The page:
City of Kashan
Kashan is a city in the Isfahan province of Iran. Kashan is the first of the large oases along the Qom-Kerman road which runs along the edge of the central deserts of Iran. Its charm is thus mainly due to the contrast between the parched immensities of the deserts and the greenery of the well-tended oasis. Archeological discoveries in the Sialk Hillocks which lie 2.5 miles (4 km) west of Kashan reveal that this region was one of the primary centers of civilization in pre-historic ages. Hence Kashan dates back to the Elamite period of Iran. The Sialk ziggurat still stands today in the suburbs of Kashan after 7000 years. After world known Iranian historical cities such as Isfahan and Shiraz, Kashan is a common destination for foreign tourists due to numerous historical places.
Sialk Hill, is the remains of an ancient city, with the world's oldest zigurat, dating to the 3rd millennium BC. The oldest settlement in Sialk dates back to more than 7000 years ago. The site is still under excavation. The remains of people who used to live there can be seen.
Boroujerdi ha Residence. The house of Boroujerdi, belonging to a trading family who migrated to Kashan, was built over a hundred years ago. The construction date can still be seen on the covered inscription of the building, completion of which took 18 years of work by tens of laborers, architects and master painters. Since exceptional attention has been paid to all minute architectural details demanded by the geographical and climatic conditions of the area, the house has attracted considerable attention of architects and recognition from Iranian and foreign scientific and technical teams.
Tabatabaie Residence A large house with several courtyards, which once belonged to a wealthy merchant. Experience how well the wind towers work. It consists of delightful wall paintings with elegant stained glass windows and includes other classic signatures of Traditional Persian residential architecture such as biruni and andaruni.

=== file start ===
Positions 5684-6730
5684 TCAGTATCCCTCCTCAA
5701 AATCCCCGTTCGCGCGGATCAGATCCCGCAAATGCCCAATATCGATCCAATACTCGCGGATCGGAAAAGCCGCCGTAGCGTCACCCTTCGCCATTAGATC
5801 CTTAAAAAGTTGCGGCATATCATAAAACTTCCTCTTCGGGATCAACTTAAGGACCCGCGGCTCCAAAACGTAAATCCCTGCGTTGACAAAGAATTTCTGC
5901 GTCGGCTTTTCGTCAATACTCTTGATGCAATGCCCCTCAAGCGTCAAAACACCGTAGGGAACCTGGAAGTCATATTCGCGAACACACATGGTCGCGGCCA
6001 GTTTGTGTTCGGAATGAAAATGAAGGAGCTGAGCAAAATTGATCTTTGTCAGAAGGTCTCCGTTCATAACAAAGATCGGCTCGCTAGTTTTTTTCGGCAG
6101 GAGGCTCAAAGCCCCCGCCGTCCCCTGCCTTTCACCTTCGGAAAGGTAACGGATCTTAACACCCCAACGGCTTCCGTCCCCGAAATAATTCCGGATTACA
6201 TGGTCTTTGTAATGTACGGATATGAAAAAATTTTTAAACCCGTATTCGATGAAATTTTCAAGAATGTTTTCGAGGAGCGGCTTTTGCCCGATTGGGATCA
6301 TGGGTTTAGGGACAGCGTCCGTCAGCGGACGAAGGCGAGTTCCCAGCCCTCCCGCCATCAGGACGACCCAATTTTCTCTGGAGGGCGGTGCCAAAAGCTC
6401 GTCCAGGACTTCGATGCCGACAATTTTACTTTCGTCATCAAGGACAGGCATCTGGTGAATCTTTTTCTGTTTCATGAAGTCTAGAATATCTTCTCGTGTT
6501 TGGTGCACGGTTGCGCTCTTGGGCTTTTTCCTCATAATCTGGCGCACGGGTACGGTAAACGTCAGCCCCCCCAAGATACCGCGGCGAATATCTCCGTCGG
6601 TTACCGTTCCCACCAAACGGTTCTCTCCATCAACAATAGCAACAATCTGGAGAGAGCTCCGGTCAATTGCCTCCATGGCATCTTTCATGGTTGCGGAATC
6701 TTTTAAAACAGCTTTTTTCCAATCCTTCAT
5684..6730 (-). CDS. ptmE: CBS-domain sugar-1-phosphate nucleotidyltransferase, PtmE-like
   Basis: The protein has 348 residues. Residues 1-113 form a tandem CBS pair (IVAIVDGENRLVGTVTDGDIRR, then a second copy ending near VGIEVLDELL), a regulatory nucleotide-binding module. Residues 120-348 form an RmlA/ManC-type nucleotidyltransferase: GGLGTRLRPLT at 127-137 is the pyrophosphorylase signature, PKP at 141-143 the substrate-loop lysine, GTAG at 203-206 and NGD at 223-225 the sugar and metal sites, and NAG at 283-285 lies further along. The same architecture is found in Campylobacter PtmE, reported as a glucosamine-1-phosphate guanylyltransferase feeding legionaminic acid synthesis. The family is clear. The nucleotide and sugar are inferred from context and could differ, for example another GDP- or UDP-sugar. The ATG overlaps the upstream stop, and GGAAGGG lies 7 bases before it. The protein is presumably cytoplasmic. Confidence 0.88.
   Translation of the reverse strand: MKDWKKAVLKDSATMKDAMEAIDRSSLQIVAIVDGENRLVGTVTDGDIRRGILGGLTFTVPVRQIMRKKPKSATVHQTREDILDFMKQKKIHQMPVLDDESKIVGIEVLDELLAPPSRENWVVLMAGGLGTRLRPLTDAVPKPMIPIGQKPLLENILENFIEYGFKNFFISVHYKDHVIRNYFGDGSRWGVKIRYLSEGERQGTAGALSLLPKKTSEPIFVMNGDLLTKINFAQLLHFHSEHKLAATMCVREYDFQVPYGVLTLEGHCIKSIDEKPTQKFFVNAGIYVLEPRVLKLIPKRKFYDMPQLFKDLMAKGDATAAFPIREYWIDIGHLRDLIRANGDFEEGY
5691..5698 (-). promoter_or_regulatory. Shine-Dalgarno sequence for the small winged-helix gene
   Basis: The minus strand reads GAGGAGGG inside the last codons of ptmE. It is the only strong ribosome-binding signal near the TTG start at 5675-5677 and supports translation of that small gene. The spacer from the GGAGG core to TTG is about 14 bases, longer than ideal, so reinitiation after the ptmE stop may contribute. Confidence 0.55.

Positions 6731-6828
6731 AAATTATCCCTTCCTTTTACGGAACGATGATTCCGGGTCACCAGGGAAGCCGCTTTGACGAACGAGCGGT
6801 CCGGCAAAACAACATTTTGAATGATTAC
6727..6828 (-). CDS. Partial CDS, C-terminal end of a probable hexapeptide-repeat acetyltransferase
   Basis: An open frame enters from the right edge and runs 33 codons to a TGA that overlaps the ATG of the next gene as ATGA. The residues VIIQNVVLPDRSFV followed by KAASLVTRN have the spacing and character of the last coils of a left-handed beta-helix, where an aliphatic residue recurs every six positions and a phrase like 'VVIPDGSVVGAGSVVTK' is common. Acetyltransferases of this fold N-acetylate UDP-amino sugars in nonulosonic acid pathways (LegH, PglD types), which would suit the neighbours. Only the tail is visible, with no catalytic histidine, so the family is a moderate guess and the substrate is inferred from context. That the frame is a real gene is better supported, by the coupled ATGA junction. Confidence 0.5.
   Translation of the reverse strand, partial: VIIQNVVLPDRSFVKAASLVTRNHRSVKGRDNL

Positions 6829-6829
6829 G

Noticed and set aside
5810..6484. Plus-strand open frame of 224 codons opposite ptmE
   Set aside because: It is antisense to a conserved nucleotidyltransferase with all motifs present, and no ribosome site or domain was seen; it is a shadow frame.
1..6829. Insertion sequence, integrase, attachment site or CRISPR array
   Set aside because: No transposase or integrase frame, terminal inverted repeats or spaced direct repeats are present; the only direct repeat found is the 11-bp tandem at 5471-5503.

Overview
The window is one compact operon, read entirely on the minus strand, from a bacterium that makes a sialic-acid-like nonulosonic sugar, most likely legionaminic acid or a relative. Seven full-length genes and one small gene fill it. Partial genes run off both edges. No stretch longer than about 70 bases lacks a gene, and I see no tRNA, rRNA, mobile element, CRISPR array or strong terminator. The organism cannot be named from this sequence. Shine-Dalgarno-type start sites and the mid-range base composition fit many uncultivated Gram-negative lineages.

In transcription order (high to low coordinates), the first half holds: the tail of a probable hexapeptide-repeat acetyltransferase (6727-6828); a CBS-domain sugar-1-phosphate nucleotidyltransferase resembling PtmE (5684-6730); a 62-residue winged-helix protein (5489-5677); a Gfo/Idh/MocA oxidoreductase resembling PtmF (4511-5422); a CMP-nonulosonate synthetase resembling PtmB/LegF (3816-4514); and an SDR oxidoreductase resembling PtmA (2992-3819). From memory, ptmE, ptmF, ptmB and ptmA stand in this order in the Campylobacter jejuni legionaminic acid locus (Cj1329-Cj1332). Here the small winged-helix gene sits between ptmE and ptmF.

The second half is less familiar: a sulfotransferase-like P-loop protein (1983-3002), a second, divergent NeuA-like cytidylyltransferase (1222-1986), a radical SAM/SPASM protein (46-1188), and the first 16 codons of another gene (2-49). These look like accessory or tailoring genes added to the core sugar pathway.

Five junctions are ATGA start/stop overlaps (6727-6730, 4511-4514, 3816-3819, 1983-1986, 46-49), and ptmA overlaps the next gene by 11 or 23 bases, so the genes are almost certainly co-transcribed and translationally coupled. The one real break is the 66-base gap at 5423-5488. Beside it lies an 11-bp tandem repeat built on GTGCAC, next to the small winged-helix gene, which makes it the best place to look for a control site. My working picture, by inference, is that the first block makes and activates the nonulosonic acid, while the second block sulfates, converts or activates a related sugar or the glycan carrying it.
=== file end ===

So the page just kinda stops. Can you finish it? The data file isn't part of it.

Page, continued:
Ameri-Ha (Amerian) House is a traditional house in Kashan built in the mid 19th century during the Qajar era, the house is one of several large spectacular old houses in the central district of Kashan.
Like the other houses around it, it was re-built after Kashan was ravaged by a series of massive earthquakes in the 18th century. The house is now a public museum.
Abbasian House is a large traditional historical house built during the late 18th century, the house is a beautiful example of Kashani residential architecture. It is said to have been the property of a famous cleric. It has six courtyards that would fit the needs of different families. One of the chambers has a ceiling designed with mirror pieces so as to give the impression of a starry sky under the nocturnal glitter of candlelight. The house is now a public museum.
Kashan Bazaar the bazaar with fantastic its mudbrick architecture is one of the jewels of the city. Pay a small amount to one of the touts hanging around the bazaar and you will be led to the roof of the bazaar, you can get an idea of the technical marvel of building such large structures from mudbricks and have a wonderful view over the old city.
Traditional skills of carpet weaving in Kashan
Long a centre for fine carpets, Kashan has almost one in three residents employed in carpet-making, with more than two-thirds of the carpet-makers being women. The carpet-weaving process starts with a design, elaborated from among a series of established styles, including motifs such as flowers, leaves, branches, animals and scenes taken from history. Woven on a loom known as a "dar", the warp and woof are of cotton or silk. The pile is made by knotting wool or silk yarns to the warp with the distinctive Farsi knot, then held in place by a row of the woven woof, and beaten with a comb. The Farsi weaving style (also known as asymmetrical knotting) is applied with exemplary delicacy in Kashan, so that the back side of the carpet is finely and evenly knotted. The colours of Kashan carpets come from a variety of natural dyes including madder root, walnut skin, pomegranate skin and vine leaves. The traditional skills of Kashan carpet weaving are passed down to daughters through apprenticeship under instruction from their mothers and grandmothers. Apprenticeship is also the means by which men learn their skills of designing, dyeing, shearing, loom-building and tool-making.